Monday , August 15 2022

Mannose sugar, a new hope of fighting cancer



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The body can not live without glucose. Blood sugar is part of what feeds the tissues in our body. The problem is that cancer cells also use it to spread. Now scientists believe they have found a way to eliminate the offer.

And with mango sugar, a natural supplement who tried slow down which are expanding various types of cancer in mice and improved the effects of chemotherapy treatment, according to a study by Cancer Research UK and Cancer Reasearch Worldwide, published this week in the scientific journal the nature.

Although the results are in mice, study scientists hope that they will be applicable to human patients, but they need to do more tests, BBC journalist Alex Therrien said.

For the experiment, the research team administered mannose, a type of sugar that It is found in fruits such as blueberries, in mice with pancreatic cancer, lung and skin and found that tumor growth slowed down without causing side effects.

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It is believed that mannose, easily accessible and sometimes used to treat urinary tract infections, prevents tumors from using glucose to increase, although the experts who led the study warn that no one should take manose, believing that it will be cured because it still needs to do more tests.

More affective treatment

Manoza has proven not only to prevent the growth of certain types of cancer but has improved the results of treatments.

In mice treated with two of the most commonly used chemotherapy drugs, cisplatin and doxorubicin, the researchers found that Manose treatment increased the effects of chemotherapy, the decrease in tumor growth rate and its size, wrote the BBC health expert.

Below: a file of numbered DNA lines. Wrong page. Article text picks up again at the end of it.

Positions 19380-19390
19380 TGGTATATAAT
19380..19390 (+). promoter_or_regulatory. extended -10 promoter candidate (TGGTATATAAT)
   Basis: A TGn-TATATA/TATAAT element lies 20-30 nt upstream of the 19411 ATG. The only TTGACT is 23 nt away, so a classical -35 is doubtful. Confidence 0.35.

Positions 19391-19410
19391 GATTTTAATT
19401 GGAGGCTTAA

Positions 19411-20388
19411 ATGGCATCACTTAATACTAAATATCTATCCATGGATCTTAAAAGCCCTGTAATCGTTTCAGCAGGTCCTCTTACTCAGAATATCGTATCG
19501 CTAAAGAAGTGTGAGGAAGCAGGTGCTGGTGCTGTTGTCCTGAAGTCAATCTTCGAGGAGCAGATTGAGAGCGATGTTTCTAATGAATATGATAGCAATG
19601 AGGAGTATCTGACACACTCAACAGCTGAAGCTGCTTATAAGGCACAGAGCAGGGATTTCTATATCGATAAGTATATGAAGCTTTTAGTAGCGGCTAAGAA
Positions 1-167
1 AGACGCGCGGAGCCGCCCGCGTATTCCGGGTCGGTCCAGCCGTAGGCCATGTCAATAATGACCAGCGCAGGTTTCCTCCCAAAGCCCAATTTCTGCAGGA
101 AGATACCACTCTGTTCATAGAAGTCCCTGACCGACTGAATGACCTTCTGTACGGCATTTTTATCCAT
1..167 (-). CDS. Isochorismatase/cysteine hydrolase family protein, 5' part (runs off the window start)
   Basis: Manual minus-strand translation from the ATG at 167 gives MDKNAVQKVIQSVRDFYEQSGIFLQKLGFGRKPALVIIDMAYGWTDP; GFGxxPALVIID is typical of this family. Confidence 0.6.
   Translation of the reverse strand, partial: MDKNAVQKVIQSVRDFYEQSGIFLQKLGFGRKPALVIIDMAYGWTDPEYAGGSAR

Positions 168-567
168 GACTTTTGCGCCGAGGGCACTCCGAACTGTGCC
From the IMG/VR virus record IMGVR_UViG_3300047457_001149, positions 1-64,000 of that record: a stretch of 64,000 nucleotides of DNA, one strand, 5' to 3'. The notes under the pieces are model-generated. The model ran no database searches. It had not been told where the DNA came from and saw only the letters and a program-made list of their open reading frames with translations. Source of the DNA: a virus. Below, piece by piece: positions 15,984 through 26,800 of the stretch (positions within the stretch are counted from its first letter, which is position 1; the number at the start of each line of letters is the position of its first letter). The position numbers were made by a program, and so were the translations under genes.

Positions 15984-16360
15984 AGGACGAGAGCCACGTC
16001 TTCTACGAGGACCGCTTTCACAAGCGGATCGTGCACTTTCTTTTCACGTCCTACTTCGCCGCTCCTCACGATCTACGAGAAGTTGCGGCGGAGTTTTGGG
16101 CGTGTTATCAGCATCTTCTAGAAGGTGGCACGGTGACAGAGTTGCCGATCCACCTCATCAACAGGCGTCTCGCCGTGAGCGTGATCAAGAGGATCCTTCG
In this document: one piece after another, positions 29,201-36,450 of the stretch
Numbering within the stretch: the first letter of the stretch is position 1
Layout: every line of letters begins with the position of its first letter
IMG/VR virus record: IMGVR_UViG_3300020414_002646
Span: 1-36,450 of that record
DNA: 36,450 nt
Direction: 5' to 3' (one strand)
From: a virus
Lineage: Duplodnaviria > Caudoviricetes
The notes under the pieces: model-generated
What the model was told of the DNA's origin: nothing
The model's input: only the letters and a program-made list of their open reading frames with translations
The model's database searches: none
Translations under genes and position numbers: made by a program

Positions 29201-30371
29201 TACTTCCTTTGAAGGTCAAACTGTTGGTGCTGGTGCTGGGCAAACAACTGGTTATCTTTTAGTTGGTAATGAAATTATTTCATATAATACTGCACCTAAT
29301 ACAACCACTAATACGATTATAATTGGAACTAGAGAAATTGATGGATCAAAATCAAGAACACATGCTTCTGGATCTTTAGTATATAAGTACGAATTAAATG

For other types of cancer, such as leukemia, osteosarcoma (bone cancer), ovarian cancer and intestine, some cells respond well to mannose, and others do not. Their response seems to depend on the levels these cells have on an enzyme that breaks down this sugar.

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The lead author, Professor Kevin Ryan of the Beatson Institute of Cancer Research UK, told Alex Therrien of the BBC that his team found a dose of mannose that "may block glucose enough to slow tumor growth in mice, but not enough to prevent the growth of normal tissues. "

The bodies require glucose for energy, but cancerous tumors also use it to combine their growth.

"This is an initial investigation, but it is hoped that finding this perfect balance means that in the future, mannose can be given to cancer patients to improve chemotherapy without affecting their overall healthhe added, recalling the warning that no one should supply this natural supplement without consulting the doctor.


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